PORTLAND, Ore. — Portland City Commissioner Jo Ann Hardesty formally announced on Monday that she will run for re-election next year.
Hardesty took office in January 2019 after defeating Loretta Smith, becoming the first Black woman elected to the Portland City Council.
“These next two years are going to be extremely challenging," Hardesty said in a statement. "I have a vision for Portland to rebuild stronger and more equitable. We can’t allow our progress to be rolled back. I believe I am the right woman for the job, and that Portland City Council needs my voice as we take on serious challenges in the coming budgets and policy agendas.”
Her campaign announcement touted endorsements from fellow Councilor Carmen Rubio, State Reps. Khanh Pham and Tawna Sanchez and several community leaders and advocates, and referenced her work on Portland Street Response and the Portland Clean Energy Fund.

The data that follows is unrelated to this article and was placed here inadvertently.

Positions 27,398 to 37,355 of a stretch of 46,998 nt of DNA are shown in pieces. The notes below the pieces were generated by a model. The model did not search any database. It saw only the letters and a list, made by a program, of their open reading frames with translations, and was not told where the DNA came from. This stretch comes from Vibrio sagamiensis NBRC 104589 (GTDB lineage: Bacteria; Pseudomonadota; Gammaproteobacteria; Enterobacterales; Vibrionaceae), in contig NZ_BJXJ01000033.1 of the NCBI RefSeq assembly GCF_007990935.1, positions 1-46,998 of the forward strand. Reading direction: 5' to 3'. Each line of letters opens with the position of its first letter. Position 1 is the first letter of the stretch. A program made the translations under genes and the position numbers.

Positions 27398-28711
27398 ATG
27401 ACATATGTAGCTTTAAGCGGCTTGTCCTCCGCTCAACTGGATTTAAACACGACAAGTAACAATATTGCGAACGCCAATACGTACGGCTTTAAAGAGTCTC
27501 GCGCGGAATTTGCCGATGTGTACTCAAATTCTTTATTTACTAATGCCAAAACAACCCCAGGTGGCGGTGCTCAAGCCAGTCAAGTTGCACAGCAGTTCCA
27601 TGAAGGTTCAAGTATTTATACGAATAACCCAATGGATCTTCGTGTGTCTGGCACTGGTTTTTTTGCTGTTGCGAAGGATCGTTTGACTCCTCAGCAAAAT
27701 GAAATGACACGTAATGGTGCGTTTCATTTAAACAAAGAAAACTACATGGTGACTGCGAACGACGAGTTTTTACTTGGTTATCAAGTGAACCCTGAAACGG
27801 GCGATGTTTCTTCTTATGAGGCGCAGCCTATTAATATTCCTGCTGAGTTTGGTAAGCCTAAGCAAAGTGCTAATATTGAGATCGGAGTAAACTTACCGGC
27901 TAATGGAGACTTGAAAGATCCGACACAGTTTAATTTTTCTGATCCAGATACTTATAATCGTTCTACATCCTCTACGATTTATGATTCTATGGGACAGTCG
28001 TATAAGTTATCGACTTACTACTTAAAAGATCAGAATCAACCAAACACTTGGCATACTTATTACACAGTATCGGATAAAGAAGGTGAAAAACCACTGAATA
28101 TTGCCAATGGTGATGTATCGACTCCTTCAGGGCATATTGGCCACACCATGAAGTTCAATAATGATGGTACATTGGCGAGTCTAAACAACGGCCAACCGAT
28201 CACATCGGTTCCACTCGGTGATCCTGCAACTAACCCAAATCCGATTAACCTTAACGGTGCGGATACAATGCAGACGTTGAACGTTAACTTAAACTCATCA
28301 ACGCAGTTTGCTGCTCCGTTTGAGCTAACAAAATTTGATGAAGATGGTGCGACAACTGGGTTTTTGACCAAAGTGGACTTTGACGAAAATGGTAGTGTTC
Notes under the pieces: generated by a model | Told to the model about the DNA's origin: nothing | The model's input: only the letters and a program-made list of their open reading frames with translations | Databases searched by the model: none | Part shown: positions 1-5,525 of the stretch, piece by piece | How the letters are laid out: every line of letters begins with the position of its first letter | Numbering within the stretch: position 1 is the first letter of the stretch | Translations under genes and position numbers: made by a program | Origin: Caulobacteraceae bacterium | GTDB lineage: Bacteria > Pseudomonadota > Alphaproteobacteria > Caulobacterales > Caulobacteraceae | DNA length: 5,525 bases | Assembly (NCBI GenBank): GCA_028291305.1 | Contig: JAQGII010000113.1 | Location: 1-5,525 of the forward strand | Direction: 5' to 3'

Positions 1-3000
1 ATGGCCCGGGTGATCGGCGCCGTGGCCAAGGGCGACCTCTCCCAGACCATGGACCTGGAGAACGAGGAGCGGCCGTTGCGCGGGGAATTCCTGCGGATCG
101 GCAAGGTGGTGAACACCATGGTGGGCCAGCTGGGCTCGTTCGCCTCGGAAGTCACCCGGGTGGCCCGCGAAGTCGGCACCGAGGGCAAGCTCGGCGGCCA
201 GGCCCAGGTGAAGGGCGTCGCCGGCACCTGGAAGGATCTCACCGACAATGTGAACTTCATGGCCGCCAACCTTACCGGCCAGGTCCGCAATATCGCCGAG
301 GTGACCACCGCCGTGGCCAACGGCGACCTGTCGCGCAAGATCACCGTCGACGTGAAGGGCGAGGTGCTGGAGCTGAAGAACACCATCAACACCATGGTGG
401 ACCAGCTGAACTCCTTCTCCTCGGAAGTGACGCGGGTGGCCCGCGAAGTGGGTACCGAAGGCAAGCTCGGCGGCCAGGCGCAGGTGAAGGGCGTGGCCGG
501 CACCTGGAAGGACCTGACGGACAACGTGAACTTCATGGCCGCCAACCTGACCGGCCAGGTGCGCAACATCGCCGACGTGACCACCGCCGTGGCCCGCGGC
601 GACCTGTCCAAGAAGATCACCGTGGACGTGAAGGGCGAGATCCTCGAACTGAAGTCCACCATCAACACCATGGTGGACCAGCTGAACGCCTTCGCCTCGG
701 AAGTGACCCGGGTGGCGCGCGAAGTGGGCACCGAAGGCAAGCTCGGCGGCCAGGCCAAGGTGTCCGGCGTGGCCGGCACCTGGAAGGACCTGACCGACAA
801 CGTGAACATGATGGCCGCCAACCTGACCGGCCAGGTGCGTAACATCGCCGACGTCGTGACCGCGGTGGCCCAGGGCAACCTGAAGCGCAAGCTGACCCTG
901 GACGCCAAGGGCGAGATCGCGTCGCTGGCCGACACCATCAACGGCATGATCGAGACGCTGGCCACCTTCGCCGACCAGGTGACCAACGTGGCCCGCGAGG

If re-elected, Hardesty said her second term would focus on "public safety, housing and homelessness, economic resilience, and bold action on climate change."
The campaign news comes a few weeks after Commissioner Dan Ryan launched his own re-election bid. Ryan won a special election in 2020 to serve out the remainder of the late Commissioner Nick Fish's term.
Hardesty's and Ryan's terms are both set to end in 2022. The other two commissioners, Carmen Rubio and Mingus Mapps, were both elected last year to terms that run through 2024.
A handful of challengers have begun to emerge in the past two months.
Brandon Farley, Avraham Cox and Jamila Dozier have all filed with the city to run for Ryan's seat, and Dozier has also filed a Political Action Committee with the Oregon Secretary of State.
Peggy Owens has filed with the city to run for Hardesty's seat, and Vadim Mozyrsky and Rene Gonzalez have both filed Political Action Committees but have not yet filed with the city.